2. Time to Consider the Agreements

Lamberti acknowledges that the Separation Agreement and General Release "state certain time frames for consideration, " but he argues that "the record shows that [he] signed them hastily[ ] (6 days and 2 days)." (Pltf. Br. (Dkt. No. 31) at 7; see also Def. R. 56.1 Stmt. ¶ 45) The Separation Agreement contains no deadline for execution, while the General Release provides Lamberti with "up to forty-nine (49) days to consider it" before signing. (Def. R. 56.1 Stmt. ¶ 64; Oslick Decl. (Dkt. No. 24), Exs. 6, 9) Each agreement also provides for an additional seven-day revocation period after signing. (Oslick Decl. (Dkt. No. 24), Exs. 6, 9; Def. R. 56.1 Stmt. ¶¶ 58, 65) Courts in this District have found shorter time periods sufficient to support a knowing and voluntary waiver. See, e.g., Kramer v. Vendome Grp. LLC, No. 11 Civ. 5245 (RJS), 2012 WL 4841310, at *3 (S.D.N.Y. Oct. 4, 2012) (quoting Cordoba v. Beau Dietl & Assocs., No. 02 Civ. 4951 (MBM), 2003 WL 22902266, at *5 (S.D.N.Y. Dec. 8, 2003)) ("In this district, courts have concluded that four days is sufficient time for a plaintiff to acquaint [himself] with [a r]elease's terms and make a considered decision.'"). The time periods Lamberti was provided to consider the Separation Agreement and General Release weigh in favor of finding that his waiver was knowing and voluntary.

3. Role in Negotiating the Agreements' Terms

Plaintiff contends that Motorola "did not offer [him] the chance to negotiate anything" and that he "made several requests which were denied." (Pltf. Br. (Dkt. No. 31) at 3) Motorola argues that Lamberti was allowed to select his last work and pay days, a choice not commonly given to terminated employees. (Def. R. 56.1 Stmt. ¶ 19) Given this dispute, and the fact that the OWBPA notice sent with the General Release states that Lamberti "may not make any changes to the terms of the General Release" (Oslick Decl. (Dkt. No. 24), Ex. 10), this Court concludes that this factor weighs against finding that the waiver was knowing and voluntary.

4. Clarity of the Agreement

Lamberti states that although he does not "debate what the [S]eparation [A]greement states or [his] understanding of it at the time of [his] deposition[, ] [what he does] debate and what is at issue here is [his] understanding and the circumstances at the time [he] signed it." (Pltf. Br. (Dkt. No. 31) at 5) Lamberti claims that - when he signed the Separation Agreement - he "did not understand what rights [he] was being asked to waived... [or] that there would be follow-[up] documents that [he] would be required to sign." (Pltf. Dep. Tr. 70)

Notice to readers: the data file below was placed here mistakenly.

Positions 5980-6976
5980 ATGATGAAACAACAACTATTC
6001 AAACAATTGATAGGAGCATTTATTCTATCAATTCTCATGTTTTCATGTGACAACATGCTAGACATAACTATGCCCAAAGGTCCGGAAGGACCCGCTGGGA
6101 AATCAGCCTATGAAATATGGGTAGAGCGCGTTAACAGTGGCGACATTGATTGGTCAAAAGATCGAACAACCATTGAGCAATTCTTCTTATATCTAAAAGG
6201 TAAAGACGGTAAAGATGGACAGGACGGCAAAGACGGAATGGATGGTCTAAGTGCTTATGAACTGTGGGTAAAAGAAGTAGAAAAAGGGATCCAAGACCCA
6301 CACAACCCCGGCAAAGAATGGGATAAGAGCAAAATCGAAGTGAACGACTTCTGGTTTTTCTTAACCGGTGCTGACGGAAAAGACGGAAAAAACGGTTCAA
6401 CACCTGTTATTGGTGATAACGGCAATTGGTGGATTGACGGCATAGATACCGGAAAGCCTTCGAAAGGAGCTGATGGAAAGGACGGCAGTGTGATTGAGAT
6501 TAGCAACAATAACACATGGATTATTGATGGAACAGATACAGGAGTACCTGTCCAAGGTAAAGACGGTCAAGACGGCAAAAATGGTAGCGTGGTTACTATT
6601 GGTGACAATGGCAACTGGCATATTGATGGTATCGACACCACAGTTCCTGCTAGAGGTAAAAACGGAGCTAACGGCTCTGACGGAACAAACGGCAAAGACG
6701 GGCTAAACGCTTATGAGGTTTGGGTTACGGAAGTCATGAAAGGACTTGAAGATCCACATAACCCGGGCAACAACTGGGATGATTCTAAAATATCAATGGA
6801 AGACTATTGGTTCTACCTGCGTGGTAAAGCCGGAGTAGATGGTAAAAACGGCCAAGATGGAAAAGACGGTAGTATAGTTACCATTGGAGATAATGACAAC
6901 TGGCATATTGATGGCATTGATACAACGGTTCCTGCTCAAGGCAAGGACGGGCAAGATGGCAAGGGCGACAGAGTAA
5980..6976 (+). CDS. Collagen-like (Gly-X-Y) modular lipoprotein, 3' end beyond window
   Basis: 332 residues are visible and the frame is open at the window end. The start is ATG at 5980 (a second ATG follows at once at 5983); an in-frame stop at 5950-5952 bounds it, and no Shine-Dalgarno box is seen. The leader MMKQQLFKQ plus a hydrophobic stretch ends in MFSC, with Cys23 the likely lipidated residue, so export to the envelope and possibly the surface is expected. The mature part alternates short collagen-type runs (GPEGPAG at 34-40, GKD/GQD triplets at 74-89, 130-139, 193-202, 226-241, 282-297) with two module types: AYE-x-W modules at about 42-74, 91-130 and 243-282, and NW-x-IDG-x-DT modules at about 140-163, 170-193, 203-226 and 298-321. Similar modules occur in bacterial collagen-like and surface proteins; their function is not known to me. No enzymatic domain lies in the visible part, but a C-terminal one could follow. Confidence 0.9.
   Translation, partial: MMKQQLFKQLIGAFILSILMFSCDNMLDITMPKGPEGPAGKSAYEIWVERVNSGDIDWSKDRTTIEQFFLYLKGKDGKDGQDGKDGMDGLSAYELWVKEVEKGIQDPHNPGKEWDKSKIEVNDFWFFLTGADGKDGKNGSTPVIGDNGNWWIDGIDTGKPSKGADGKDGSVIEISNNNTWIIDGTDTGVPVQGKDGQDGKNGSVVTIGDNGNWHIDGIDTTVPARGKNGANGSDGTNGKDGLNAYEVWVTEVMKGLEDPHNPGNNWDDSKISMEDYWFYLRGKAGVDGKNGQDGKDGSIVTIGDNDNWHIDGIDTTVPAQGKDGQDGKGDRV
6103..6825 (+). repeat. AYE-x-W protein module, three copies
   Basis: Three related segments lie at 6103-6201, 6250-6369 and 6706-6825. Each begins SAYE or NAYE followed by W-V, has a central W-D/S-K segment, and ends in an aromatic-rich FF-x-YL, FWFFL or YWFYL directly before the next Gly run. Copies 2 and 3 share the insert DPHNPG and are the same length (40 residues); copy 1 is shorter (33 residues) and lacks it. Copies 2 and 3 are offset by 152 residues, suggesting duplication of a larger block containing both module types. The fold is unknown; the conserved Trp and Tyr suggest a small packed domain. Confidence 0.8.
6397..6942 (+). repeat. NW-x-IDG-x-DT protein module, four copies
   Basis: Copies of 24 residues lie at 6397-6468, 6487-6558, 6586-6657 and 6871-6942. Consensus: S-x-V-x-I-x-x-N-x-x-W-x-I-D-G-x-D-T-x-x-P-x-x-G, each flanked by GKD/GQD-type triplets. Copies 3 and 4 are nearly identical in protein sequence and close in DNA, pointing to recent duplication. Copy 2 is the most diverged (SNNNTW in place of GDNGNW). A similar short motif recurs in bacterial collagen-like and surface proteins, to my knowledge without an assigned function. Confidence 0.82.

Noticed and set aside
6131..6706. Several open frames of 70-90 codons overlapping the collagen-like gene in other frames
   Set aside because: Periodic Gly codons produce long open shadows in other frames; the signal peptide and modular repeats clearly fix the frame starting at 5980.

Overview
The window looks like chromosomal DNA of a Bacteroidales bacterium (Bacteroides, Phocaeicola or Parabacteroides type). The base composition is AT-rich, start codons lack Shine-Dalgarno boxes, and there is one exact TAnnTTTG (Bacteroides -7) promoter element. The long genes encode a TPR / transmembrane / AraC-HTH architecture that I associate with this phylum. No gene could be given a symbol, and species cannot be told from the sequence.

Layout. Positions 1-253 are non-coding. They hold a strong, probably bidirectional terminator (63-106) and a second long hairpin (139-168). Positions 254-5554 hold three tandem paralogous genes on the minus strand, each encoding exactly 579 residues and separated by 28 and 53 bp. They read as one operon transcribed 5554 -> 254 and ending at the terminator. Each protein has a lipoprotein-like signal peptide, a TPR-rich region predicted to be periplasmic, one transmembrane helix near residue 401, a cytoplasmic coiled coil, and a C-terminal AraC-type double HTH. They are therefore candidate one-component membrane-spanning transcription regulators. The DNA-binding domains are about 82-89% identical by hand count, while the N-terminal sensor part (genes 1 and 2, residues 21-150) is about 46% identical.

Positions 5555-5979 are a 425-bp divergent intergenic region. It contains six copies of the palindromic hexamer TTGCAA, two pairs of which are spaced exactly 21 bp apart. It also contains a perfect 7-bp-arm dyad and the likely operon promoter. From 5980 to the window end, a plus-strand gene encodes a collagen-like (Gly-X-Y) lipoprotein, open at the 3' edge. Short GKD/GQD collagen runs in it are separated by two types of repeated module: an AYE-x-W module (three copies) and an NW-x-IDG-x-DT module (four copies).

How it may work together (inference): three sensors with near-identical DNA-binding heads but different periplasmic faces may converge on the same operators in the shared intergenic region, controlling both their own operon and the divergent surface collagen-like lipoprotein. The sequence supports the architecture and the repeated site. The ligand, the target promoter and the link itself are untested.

The language of the Separation Agreement, however, is clear on both points. The Agreement expressly lists - in enumerated paragraphs written in plain English - the rights Lamberti will be giving up if he signs the Agreement. (See Oslick Decl. (Dkt. No. 24), Ex. 6) The Agreement also makes clear that, in order to obtain the severance payment described in the Agreement, Lamberti will have to sign and not revoke the General Release. See id. ("If you sign and also do not revoke the General Release, which is part of the [Involuntary Severance Plan], you will receive severance payments that total $85, 727.20."). The Separation Agreement goes on to provide that, "[s]eparate and apart from the severance payments and benefits provided by the ISP, we have agreed that if you sign and do not revoke this [Separation] Agreement, you will remain on payroll and Motorola benefits until December 31, 2010 and be eligible for your 2010 Motorola Incentive Plan payment." (Id. (emphasis added)) The Separation Agreement thus makes clear that Lamberti is eligible for two separate sets of benefits - (1) benefits under the ISP, including severance payments; and (2) continuation of existing pay and benefits until December 31, 2010 - and that he will be required to sign and not revoke different documents in order to obtain each set of benefits.